Post-doctoral Certificates in History
Career summary: History Teacher, High School
National Average, Source: Bureau of Labor Statistics
6% job growth by 2022, which is below average
Earn a degree in history from an accredited college
One of the best ways to prepare for a career in history is through a college education. A Post-doctoral Certificate will help you develop entry level skills, general history know how and the basic history experience you need to start your career off right. Please select history school below.
Why would I want a history degree?
There are a number of reasons that a degree in history is desirable. One of the main reasons is that the skills that are fostered as a history major; such as critical thinking, clear and persuasive writing, analyzing data, and important research skills; are very desirable in a variety of fields including business, marketing, public relations, and legal. If you enjoy reading, studying cultures, analyzing facts and data, and learning about the world around you, then a getting a degree in history would be a good fit for you.
What do people with history degrees do?
Due to the skills and knowledge that history graduates acquire, there are a variety of career options for them after they graduate. Some of the more common options for them that aren’t directly related to history include business, banking, stock market, health services, communications, and political science.
Many people who graduate with history degrees do choose jobs which are more directly related to their field of study. Some of the most common jobs that history graduates go into are listed below.
- History Teachers: They teach history at all levels of education from secondary school through university. Of course, the higher the grade level that they teach the more education and expertise in a particular field they have.
- Archeologists: They study the history of various societies, which is done mostly through the recovery and analysis of the materials and environmental data that they have left behind. This may include anything from artifacts to architecture.
- Historians: They study and write about the past. Usually they focus on a particular time and/or a particular place, and they are considered an authority on it. They get their information from studying and analyzing past records, archeology, and even stories or legends.
- Archivists: They assess, collect, organize, preserve, maintain control over, and provide access to information that is determined to have long-term historical value. The information maintained by an archivist can be anything from photographs to video to letters or other documents.
- Journalists: They generally deal with reporting current events rather than past events, but their work is very closely tied with the other professions in the history field. They use the same skills as other history professions (gathering information, analyzing data, reporting their findings, etc.) to report news and current events. Plus, their work eventually becomes an important part of history.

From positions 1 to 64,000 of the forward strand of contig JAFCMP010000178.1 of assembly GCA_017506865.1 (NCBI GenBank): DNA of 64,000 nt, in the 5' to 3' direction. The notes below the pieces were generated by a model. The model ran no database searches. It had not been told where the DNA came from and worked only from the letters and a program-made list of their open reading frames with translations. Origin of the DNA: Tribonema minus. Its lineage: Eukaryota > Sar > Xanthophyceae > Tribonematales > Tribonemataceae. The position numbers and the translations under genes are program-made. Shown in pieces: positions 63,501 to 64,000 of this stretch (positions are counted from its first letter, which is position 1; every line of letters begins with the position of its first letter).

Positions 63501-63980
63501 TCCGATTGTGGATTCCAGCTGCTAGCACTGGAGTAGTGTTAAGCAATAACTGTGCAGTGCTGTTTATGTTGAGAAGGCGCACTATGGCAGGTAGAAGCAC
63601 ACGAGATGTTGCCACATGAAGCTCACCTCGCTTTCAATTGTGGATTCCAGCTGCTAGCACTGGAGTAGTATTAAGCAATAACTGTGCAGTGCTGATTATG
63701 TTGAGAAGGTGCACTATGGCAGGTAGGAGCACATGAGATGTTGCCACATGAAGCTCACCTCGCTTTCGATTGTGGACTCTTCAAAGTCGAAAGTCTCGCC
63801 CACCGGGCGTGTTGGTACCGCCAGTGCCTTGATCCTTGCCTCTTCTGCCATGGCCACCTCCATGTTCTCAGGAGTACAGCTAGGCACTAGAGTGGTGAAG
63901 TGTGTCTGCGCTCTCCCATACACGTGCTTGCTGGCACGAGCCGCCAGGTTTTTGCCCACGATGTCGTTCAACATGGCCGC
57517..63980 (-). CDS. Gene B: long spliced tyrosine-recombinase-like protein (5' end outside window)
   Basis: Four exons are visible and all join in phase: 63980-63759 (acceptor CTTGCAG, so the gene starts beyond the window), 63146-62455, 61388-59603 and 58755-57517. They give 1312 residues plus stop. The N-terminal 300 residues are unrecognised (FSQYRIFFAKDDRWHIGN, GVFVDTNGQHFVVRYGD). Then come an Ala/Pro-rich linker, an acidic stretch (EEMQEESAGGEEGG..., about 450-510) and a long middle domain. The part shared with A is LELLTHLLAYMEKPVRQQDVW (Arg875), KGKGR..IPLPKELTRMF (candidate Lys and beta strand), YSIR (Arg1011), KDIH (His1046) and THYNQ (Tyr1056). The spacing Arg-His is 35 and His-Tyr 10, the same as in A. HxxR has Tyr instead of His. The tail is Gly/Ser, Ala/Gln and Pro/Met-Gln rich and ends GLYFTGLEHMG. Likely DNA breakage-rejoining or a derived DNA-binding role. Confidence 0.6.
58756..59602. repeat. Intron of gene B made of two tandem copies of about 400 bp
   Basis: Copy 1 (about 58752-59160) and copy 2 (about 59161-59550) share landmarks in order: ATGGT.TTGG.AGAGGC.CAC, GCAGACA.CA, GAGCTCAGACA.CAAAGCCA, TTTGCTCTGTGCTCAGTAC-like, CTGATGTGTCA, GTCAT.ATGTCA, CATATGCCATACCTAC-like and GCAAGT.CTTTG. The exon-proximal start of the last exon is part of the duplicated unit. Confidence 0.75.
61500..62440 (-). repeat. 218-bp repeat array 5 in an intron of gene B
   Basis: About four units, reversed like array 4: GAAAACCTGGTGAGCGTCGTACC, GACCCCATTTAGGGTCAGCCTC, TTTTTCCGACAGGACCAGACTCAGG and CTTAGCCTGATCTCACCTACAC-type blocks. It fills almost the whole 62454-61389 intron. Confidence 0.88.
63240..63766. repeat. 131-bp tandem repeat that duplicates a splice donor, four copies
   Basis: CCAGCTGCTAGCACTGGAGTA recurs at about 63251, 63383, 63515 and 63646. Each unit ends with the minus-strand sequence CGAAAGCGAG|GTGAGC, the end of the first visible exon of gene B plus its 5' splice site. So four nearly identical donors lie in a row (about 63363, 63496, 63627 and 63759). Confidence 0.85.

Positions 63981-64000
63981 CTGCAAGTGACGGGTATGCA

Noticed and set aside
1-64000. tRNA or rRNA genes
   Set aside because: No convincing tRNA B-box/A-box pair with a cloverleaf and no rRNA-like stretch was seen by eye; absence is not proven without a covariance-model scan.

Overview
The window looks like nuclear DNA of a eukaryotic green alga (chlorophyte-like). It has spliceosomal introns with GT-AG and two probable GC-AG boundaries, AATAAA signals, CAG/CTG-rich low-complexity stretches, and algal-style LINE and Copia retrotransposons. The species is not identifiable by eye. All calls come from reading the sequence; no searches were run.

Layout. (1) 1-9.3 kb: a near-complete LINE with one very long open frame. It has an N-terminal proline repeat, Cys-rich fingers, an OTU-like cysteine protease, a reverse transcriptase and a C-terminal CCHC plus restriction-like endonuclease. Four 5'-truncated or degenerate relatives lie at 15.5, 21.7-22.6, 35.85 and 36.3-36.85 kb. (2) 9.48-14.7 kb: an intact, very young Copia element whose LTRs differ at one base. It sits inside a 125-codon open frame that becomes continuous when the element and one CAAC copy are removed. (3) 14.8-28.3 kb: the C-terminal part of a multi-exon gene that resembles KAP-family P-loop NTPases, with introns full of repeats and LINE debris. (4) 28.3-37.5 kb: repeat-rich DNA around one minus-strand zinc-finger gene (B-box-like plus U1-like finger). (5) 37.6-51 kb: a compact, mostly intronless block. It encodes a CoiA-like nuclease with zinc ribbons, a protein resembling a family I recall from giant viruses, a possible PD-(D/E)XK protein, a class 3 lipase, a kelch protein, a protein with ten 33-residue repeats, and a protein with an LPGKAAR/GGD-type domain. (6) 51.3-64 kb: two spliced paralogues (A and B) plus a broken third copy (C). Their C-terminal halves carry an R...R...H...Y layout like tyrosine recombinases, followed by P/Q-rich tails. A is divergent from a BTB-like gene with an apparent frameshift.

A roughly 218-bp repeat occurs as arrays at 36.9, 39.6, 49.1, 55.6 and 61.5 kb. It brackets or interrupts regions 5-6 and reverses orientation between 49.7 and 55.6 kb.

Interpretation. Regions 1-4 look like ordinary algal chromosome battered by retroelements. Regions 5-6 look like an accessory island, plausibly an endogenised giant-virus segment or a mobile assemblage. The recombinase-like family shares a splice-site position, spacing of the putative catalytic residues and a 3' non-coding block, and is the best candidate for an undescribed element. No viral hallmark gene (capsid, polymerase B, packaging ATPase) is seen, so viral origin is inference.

How much do people with history degrees make?
The median salaries for the most common jobs for history majors are listed below. This data was taken from the Bureau of Labor Statistics and is based on surveys which were taken in 2008.
History Teachers: The median annual salary range for teachers who taught in secondary schools was $43,580 to $48,690. For those who taught in colleges and universities, their median annual salary was $56,120.
Archeologists: Their median annual salary was $58,040.
Historians: Their median annual salary was $57,840.
Archivists: Their median annual salary was $45,020. The middle 50 percent earned between $34,050 and $60,150. The lowest 10 percent earned less than $26,600, and the highest 10 percent earned more than $76,790.
Journalists: Their median annual salary was $34,850. The middle 50 percent earned between $25,760 and $52,160. The lowest 10 percent earned less than $20,180, and the highest 10 percent earned more than $77,480.
How popular are jobs for people with history degrees?
Jobs for history degree graduates have always been steady, and they will continue to be steady into the foreseeable future. According to the Bureau of Labor Statistics, the most popular jobs for people with degrees in history will have a growth rate between 7 to 12 percent, which is about the average growth rate among all jobs. This growth rate and steadiness is due to the fact that the need and demand for professionals in this field will always be present.
How do I know if a history degree is right for me?
There are a few things you need to ask yourself before choosing a major in history. First and foremost: Are you interested in reading, studying, and analyzing historical records and data? Do you enjoy learning about and studying cultures? Do you like to read and write, or do you want to improve your skills in that area? Are you interested in any of the career options that are commonly offered to history majors? If you answered yes to at least two of these questions, then you may want to strongly consider earning a degree in history.
Salary and career outlook data provided by the U.S. Bureau of Labor Statistics.
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